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- Subject: Re: More on environments and objects
- From: Mike Pall <mikelu-0508@...>
- Date: Sun, 28 Aug 2005 15:17:42 +0200
Rici Lake wrote:
> By the way, I checked the 5.1work6 code. It still insists that objects
> have the same (lua) type in order to be compared, so it won't do what
> you want. It would be easy-ish to change the check to "same metamethod"
> with a little jiggling.
> I haven't tried any of that, and I'm don't think I like it. I would
> certainly want to have an non-overridable object equality primitive in
> the language ('is' '===' or however you spell it).
I don't like any of that, too. Please, never corrupt Lua
with stuff like that.
Apart from language design aesthetics, there is another good
reason I stumbled across recently: requiring type identity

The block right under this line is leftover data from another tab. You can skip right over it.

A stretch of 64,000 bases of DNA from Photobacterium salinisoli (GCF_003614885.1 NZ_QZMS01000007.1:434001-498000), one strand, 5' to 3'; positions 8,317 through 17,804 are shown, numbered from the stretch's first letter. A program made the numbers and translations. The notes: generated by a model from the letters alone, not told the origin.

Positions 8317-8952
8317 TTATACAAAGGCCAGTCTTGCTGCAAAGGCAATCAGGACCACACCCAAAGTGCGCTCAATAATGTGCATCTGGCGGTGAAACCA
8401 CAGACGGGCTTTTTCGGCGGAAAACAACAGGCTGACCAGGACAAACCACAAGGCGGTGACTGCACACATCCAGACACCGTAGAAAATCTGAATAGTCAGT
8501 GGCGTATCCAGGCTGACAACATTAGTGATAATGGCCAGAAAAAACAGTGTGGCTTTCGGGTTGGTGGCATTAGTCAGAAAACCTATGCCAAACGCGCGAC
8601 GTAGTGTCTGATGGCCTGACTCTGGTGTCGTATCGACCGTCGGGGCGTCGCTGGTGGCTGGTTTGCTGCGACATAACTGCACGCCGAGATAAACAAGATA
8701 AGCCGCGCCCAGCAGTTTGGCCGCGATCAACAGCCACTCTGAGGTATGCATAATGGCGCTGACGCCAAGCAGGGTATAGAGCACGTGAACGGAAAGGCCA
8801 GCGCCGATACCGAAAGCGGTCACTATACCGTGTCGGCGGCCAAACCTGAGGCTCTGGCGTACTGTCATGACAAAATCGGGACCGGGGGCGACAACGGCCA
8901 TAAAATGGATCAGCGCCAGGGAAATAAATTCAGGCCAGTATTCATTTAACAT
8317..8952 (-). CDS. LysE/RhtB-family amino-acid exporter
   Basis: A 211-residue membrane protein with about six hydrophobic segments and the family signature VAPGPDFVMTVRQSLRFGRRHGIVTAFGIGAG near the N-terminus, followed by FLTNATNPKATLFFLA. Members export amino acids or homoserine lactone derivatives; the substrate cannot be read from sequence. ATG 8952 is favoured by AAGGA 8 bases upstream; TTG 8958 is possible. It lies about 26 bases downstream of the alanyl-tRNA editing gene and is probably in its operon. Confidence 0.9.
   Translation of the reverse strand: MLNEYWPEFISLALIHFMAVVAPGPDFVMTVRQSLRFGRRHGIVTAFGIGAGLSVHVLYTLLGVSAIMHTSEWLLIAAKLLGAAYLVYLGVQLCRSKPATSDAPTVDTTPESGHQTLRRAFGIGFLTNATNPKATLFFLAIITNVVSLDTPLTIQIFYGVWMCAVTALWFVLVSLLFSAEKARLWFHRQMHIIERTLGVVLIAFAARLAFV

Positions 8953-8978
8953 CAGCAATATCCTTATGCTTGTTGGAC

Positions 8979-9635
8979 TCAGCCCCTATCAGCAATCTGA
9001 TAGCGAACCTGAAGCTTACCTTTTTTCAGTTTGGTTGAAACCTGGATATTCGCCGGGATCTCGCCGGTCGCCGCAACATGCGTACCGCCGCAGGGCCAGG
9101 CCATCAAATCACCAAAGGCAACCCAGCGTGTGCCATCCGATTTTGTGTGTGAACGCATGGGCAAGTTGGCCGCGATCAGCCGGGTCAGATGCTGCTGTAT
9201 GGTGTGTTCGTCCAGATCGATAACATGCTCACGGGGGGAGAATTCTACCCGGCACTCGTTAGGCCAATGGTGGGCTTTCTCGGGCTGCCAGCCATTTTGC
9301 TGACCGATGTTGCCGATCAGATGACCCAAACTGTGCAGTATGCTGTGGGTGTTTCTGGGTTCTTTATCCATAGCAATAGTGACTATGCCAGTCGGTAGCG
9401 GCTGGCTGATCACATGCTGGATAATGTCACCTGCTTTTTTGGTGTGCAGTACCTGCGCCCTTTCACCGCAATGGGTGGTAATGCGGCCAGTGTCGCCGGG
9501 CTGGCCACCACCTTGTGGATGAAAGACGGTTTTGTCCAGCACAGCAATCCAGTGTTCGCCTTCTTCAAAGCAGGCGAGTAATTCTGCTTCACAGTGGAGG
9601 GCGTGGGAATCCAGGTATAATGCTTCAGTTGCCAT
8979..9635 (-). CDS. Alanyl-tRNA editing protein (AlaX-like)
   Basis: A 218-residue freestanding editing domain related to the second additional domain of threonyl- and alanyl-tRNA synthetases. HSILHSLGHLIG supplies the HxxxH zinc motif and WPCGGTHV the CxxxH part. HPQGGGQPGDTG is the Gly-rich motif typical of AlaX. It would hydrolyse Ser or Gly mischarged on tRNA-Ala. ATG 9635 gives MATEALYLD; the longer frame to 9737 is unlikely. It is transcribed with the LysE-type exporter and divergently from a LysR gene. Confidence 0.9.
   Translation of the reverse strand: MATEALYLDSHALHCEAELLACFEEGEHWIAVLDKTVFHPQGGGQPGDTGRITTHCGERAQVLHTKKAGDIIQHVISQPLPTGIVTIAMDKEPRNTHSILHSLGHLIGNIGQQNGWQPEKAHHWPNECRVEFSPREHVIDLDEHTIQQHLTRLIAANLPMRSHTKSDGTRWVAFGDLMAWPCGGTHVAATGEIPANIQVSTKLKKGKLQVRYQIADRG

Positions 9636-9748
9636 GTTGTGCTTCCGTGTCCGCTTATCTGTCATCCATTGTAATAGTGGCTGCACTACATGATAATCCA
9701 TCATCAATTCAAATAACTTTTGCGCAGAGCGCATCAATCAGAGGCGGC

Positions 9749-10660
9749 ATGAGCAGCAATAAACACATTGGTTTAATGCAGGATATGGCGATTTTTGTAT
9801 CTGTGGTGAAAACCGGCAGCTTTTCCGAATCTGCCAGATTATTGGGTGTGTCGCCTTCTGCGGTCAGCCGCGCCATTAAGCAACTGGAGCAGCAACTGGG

in comparisons helps with program analysis (as used in an
I.e. when you encounter something like 'if a > 0 then ...'
you can do type inference for both forward and backward
You can infer that 'a' must be a number _after_ that comparison
(in both branches). Because otherwise you'd get an exception
that breaks the control flow.
Conversely you can infer a strong hint that 'a' should resolve
to a number _before_ that comparison.
Often enough a comparison is the key hint you need for the
analysis of a freestanding function. In the context of a JIT
compiler you get most type hints from passed parameters of
course (but these are only hints and must be checked at runtime).
While I'm at it, I should note that the addition of generic
metatables weakens the precision of the analysis in some cases.
E.g. one can no longer infer that obj in 'obj:method()' must be
a table or userdata (which allowed some shortcuts).
Canonical reference: http://www2.imm.dtu.dk/~riis/PPA/ppa.html